(The Return of) What book are you reading at this time?

Post 8891

Sho - with added slapping hand

I'm reading The Deerslayer (J Fenimore Cooper) but it's a bit overly descriptive (seriously I've seen a lake before...) but also since I've added hugely to my TBR pile by hitting the charity shops in the UK, I'm reading on the train to and from work too.

Currently: Murder on the Orient Express. In a lifetime of reading only my 2nd Agatha Christie! smiley - yikes and I love it


(The Return of) What book are you reading at this time?

Post 8892

broelan

I really should read a Mark Twain book. I'm not sure how I've managed to avoid it as I've lived my entire life 2 hours away from his hometown and I visit almost annually. Not that geography has much to do with reading, but you can imagine the local market is saturated with his work.

Maybe taking the Mark Twain Boyhood Home tour later this summer will inspire me to pick something up. I have tour tickets that expire in September, so we'll be going sometime before then.


(The Return of) What book are you reading at this time?

Post 8893

ITIWBS

From "Roughing It" Mark Twain's reaction to the Hawaiian cherimoya was probably conditioned by his exposure in his youth to the Missouri paw-paw, a native Mississippian fruit very closely related to the cherimoya.

The cherimoya, sometimes available in supermarkets, a more robust form of paw-paw, is a delicate and tricky fruit.

Still green, its tough and fibrous, suitable only for cooking, good in a stir fry.

When the peel is just beginning to turn brown, its sweet, tender and light, with a mild pineapple flavor.

Wait until the peel is all brown, it can be baked in bread or custard, but has lost its interest as a fresh fruit.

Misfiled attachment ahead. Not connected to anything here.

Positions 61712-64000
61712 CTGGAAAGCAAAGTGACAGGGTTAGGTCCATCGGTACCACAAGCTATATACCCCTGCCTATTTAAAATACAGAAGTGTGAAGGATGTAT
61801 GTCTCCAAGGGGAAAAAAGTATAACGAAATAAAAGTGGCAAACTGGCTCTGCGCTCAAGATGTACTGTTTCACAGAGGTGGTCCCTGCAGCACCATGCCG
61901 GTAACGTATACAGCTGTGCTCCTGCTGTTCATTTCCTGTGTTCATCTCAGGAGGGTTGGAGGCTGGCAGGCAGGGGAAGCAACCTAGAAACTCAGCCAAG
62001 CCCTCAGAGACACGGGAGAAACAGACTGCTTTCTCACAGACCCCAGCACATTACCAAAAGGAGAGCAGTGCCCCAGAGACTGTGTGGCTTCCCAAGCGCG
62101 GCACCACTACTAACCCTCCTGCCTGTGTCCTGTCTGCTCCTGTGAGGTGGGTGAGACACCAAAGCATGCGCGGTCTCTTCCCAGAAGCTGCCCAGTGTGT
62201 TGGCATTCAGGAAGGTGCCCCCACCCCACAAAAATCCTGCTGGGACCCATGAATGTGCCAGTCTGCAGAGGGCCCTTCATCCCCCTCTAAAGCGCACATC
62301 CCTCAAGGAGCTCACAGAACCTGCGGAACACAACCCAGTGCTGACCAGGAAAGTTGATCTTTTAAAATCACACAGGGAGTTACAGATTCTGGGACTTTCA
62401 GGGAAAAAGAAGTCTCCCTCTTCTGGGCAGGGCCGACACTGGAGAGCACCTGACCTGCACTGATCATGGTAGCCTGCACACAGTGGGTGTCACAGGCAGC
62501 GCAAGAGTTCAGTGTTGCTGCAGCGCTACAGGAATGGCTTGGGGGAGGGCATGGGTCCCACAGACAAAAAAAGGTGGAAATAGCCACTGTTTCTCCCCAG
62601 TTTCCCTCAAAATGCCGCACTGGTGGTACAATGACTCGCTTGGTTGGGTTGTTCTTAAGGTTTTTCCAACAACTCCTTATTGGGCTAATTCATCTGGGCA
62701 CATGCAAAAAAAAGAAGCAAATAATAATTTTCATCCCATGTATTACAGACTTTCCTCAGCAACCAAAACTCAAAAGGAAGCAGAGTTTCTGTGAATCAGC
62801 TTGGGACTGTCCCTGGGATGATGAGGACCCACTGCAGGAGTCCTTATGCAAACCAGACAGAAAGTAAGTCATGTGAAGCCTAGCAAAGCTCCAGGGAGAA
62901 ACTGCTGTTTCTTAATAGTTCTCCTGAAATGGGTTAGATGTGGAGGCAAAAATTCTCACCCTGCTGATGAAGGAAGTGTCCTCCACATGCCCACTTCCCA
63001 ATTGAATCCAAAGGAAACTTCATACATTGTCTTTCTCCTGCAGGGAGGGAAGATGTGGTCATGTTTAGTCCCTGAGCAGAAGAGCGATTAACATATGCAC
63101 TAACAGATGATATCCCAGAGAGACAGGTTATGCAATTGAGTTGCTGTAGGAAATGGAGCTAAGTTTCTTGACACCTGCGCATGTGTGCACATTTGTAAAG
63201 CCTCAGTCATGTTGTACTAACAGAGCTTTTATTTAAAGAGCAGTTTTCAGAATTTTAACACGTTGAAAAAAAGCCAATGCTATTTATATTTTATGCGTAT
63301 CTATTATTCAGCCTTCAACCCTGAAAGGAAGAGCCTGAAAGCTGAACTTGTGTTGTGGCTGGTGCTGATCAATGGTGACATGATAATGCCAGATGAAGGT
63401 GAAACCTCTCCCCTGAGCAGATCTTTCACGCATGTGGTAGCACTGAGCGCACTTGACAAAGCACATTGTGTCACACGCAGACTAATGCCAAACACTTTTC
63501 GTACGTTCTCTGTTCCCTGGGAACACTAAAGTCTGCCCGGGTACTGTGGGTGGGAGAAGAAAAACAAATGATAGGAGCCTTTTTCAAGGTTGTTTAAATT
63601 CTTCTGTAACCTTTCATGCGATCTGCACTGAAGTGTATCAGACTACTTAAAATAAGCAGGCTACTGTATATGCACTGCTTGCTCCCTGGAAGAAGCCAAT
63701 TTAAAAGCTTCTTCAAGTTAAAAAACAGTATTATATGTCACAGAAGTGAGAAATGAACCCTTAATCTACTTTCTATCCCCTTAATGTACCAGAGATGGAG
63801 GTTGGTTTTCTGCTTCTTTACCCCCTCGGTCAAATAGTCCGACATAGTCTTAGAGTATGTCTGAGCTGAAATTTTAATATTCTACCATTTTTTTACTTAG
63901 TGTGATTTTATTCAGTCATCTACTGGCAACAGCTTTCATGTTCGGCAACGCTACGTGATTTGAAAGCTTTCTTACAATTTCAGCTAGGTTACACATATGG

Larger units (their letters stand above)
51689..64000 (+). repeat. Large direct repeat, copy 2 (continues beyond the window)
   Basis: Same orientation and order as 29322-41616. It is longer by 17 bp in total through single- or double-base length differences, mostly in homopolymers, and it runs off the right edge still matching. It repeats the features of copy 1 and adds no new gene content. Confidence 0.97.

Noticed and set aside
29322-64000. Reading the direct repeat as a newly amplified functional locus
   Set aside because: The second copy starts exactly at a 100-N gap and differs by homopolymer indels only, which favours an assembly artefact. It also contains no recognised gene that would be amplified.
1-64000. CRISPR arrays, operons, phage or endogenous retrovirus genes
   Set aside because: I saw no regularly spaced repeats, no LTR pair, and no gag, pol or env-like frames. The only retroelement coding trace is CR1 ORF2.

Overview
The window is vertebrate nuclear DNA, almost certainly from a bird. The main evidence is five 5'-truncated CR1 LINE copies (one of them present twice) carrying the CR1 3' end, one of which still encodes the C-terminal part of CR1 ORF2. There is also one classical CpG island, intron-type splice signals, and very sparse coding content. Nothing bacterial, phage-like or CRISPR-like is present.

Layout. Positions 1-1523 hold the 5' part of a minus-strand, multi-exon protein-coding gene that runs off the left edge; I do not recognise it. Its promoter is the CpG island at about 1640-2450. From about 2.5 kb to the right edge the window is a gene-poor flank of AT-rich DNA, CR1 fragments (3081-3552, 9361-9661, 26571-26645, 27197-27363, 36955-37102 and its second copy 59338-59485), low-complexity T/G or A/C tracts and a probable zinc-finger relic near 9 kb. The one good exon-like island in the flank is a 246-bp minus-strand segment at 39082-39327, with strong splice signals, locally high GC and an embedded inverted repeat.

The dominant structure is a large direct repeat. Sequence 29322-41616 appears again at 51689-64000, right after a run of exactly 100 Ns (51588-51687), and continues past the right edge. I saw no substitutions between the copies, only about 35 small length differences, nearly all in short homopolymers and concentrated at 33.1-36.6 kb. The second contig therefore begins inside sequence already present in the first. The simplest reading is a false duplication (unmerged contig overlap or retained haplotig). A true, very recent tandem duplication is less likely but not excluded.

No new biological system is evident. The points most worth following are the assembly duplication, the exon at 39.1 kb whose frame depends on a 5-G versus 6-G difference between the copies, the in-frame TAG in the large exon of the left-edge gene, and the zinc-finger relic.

The Misissippian paw-paw is still cultivated by some enthusiasts and has been used historically as a base for a distilled alcoholic beverage.




I had to agree with him also on the tamarind, though its good as a flavoring in sweet and sour sauce, though many people like it neat and the Mexicans use it to flavor a carbonated soft drink.


(The Return of) What book are you reading at this time?

Post 8894

Sho - with added slapping hand

I love tamarind.

Finished Murder on the Orient Express. I'm going to read all Agatha Christie's output (eventually) in publication order.

Now reading How Football* Explains the World by Franklin Foer. It was published in 2005 so it's not really up to date, but it's basically a socio political walz through the footballing world, so it's definitely right up my street.

*although he's American he's talking about Association Football, or socer


(The Return of) What book are you reading at this time?

Post 8895

You can call me TC

I've no idea what a tamarind is. Cherimoyas were a favourite fruit when I was au pairing in Spain in the 70s, but we ate them raw.

I don't usually have several books on the go, CD, but the Mark Twain was so long, I occasionally stopped to read a freshly downloaded rubbish book (usual Kindle stuff, full of grammatical and apostrophe errors and the names keep getting muddled.)

Persuasion I started on because I wanted to read it before listening to the recent In Our Time podcast on the subject.


(The Return of) What book are you reading at this time?

Post 8896

ITIWBS

Cherimoyas and Missouri or Mississippi paw-paws, like peaches and apricots, or apples and pears.


(The Return of) What book are you reading at this time?

Post 8897

Sho - with added slapping hand

Finished my football book, lots of politics in there which was great.

Now reading Chavs by Owen Jones.


(The Return of) What book are you reading at this time?

Post 8898

You can call me TC

A quiz:

http://www.nytimes.com/interactive/2016/07/14/nyregion/strand-quiz.html?_r=0

Apparently, you have to do this when applying for a job in a bookshop in New York. Well done them! Kids working in bookshops these days are often stumped by the simplest questions. You don't need a degree in Eng.Lit, but you ought to have some idea of the basics.


(The Return of) What book are you reading at this time?

Post 8899

Cheerful Dragon

There were a lot of books in those quizzes that I recognised the title of, but wasn't sure about the author. Maybe I should read more!smiley - winkeyesmiley - tongueout (Maybe it's not the quantity of books, but the diversity that's the issue.smiley - erm)


(The Return of) What book are you reading at this time?

Post 8900

Mol - on the new tablet

The Long Earth by Terry Pratchett and Stephen Baxter.

I will continue with the rest of the series but I found it quite a tiring book. The plot wasn't overwhelming but there was a lot of sci-fi to take in and get my head around.

Mol


Key: Complain about this post